Kobe Bryant benefits from rest after injured shin
The shot looked flat. The spring in his step looked sluggish. Then came Kobe Bryant’s revelation after making three of 20 shots in the Lakers’ 88-85 win March 31 against the New Orleans Hornets.
“Fatigue might have something to do with it,” he said.
Bryant usually downplays this issue or ignores it completely. He tried to do that after Thursday’s practice, insisting, “I was fine” while he logged 38 minutes a game during the season. Yet his initial comments suggest otherwise.
Despite Lakers Coach Mike Brown insisting he would play Bryant around 33-35 minutes per contest, he never did so out of concerns over an inconsistent bench. However, that game against New Orleans provided Bryant with something that would get him rest.
He was kicked in his left shin during that game. Although Bryant managed to play the next four games, the pain eventually became so much worse that the Lakers’ training staff forced him to miss seven games so that it would fully heal. The Lakers then secured the Western Conference’s No. 3 seeding in time to rest Bryant for the season finale last week against Sacramento. Since then, Bryant has helped lead the Lakers to a 2-0 first-round series lead over the Denver Nuggets by averaging 34.5 points a game on 49.1% shooting.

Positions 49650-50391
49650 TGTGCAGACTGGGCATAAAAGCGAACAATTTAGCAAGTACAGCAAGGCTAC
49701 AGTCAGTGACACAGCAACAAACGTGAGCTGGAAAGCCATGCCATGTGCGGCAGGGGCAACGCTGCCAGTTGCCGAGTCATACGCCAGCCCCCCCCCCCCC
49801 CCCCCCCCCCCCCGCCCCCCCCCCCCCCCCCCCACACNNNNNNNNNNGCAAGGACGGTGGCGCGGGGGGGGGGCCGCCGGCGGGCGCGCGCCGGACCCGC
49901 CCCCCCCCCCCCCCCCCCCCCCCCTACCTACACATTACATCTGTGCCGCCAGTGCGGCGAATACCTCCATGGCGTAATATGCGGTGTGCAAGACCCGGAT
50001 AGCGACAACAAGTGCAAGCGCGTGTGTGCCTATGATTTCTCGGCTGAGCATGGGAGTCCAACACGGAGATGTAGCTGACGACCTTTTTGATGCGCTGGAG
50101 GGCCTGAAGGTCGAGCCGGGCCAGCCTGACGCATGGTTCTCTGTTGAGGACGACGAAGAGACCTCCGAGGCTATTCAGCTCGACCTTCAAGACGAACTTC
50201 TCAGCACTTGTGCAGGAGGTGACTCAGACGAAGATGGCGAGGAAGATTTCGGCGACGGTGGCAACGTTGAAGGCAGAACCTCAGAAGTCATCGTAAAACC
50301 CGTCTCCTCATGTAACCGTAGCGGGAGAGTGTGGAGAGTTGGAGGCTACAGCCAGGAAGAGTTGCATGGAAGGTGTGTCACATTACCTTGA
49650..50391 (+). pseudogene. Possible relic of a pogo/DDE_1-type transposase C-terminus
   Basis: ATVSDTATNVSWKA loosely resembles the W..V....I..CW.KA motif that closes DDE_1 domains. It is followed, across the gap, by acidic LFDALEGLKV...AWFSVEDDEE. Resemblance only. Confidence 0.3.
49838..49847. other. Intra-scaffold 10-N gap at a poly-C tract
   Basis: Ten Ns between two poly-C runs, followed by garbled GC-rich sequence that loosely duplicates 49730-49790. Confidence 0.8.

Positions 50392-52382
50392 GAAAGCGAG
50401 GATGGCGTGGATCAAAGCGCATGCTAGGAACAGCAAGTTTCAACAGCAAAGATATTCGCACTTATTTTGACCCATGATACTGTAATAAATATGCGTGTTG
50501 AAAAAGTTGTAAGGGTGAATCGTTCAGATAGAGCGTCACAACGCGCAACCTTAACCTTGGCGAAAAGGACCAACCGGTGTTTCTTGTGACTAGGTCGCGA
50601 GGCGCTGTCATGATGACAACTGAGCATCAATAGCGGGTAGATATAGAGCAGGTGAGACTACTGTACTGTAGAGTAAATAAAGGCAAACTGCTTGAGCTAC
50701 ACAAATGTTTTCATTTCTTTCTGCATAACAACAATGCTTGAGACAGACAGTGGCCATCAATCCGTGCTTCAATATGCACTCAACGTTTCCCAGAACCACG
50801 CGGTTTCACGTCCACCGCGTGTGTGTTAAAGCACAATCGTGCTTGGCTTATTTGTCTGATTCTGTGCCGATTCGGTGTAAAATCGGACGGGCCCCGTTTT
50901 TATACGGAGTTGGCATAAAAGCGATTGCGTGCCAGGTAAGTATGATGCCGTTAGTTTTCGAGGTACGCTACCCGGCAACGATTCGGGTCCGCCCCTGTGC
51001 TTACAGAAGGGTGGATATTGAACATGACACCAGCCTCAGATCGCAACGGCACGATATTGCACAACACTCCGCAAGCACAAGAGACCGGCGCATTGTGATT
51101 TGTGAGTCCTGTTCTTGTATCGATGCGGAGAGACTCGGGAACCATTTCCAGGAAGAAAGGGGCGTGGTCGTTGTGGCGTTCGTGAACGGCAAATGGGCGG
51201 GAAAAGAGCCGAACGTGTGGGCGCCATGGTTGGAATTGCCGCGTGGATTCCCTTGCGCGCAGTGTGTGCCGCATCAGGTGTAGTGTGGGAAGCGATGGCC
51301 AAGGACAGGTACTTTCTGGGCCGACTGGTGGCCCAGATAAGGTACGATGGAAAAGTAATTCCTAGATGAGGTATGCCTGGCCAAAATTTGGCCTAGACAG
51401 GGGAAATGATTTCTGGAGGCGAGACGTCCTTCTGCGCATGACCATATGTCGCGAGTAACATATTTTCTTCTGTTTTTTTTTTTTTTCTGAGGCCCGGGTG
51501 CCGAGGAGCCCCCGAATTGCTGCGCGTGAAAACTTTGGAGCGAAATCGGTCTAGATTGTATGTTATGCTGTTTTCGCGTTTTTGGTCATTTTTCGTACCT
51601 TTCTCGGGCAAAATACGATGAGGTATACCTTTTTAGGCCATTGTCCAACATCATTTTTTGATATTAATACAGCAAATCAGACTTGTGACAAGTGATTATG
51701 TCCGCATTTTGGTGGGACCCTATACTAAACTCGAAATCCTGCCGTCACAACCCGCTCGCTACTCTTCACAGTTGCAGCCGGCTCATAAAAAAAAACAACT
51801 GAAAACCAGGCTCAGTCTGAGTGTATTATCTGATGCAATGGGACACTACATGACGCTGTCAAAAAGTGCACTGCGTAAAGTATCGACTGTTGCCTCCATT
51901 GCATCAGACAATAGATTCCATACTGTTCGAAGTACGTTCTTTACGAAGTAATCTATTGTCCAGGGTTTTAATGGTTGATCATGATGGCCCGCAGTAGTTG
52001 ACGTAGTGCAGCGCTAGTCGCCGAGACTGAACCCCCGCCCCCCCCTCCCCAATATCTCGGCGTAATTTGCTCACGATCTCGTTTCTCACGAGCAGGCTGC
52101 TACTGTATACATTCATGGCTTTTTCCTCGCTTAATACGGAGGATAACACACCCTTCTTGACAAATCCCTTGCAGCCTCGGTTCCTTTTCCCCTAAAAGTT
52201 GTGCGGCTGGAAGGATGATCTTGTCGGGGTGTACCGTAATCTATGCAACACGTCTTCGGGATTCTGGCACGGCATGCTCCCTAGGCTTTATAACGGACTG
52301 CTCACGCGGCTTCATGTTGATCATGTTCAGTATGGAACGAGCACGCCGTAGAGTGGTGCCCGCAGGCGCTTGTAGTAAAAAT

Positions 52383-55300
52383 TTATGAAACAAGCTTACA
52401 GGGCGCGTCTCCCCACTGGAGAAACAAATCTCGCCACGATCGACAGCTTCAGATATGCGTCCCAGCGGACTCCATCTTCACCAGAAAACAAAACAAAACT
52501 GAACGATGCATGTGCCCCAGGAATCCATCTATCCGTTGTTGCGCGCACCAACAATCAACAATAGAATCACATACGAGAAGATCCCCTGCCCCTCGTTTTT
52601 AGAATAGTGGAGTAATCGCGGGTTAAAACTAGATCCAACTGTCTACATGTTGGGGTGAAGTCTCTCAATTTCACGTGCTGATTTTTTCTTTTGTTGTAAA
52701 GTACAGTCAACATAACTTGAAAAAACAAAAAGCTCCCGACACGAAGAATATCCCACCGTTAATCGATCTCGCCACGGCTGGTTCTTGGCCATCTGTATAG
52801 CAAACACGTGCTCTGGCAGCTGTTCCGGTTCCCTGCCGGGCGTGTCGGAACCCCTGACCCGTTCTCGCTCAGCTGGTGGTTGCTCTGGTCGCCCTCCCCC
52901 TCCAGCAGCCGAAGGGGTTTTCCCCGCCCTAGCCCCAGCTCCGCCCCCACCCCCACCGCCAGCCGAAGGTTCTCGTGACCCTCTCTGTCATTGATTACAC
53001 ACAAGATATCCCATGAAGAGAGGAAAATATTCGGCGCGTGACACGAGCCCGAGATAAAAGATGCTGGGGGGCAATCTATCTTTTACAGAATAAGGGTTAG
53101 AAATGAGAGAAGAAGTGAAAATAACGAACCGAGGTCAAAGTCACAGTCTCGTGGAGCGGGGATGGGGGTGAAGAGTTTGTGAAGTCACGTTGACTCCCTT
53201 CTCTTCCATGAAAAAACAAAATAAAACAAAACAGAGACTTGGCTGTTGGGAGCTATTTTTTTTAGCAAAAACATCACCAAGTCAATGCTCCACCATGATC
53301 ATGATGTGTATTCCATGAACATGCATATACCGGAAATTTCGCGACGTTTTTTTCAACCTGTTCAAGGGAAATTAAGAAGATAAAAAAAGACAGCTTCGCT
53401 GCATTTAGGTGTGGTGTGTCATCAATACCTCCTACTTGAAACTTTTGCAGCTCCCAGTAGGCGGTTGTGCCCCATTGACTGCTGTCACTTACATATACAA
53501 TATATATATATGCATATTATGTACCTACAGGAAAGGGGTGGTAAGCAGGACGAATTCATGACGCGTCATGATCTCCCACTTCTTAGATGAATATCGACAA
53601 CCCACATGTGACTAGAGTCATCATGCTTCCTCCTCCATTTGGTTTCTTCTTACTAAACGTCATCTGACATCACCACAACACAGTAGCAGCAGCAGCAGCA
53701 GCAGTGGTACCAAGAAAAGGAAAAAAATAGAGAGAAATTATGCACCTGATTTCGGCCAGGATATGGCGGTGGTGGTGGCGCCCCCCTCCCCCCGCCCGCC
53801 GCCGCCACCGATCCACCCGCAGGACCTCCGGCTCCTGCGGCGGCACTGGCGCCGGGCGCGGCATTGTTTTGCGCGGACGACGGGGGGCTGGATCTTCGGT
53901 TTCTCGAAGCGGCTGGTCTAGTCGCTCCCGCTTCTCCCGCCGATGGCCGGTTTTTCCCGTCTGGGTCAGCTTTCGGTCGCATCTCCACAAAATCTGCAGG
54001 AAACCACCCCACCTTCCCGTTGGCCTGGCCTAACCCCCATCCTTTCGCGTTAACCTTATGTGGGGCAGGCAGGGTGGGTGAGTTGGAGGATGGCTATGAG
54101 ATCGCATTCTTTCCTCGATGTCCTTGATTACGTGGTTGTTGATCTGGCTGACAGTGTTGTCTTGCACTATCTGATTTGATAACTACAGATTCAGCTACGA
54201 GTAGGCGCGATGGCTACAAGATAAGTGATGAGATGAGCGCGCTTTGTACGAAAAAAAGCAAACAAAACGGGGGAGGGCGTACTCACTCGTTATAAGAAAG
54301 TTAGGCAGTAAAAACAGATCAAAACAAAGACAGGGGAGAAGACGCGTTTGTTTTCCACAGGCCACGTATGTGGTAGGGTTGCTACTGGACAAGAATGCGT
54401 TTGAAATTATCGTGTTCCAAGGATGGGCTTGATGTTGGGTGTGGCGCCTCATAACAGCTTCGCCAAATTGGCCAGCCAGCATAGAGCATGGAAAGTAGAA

Does this reflect Bryant feeling more energized and healthy?
“Absolutely,” he said. Bryant avoided explaining how. But Lakers Coach Mike Brown was more forthcoming.
“I probably would’ve kept playing him, hopefully not as many minutes as I did,” Brown said. “But I kept saying that the whole year and didn’t change. It was a good thing for him and a good thing for us.”
It’s a shame for the Lakers that Brown refused to think in such big-picture terms. The Lakers’ 5-2 mark without Bryant in the lineup hardly suggests they didn’t miss his presence. But it showed they’re capable of mitigating his absence on a short-term basis. Bryant and his teammates also acknowledged his absence forced everyone else to feel more responsible to contribute.
“When you got the luxury of a guy like Kobe Bryant, you at times can use him too much,” Brown conceded. “He may not admit this. But I was playing him more than I wanted to and I was asking him to do more than I would’ve liked throughout the course of the season ... So it was good for him to sit out a few games and get his body back to where he thinks it should be going in the playoffs.”
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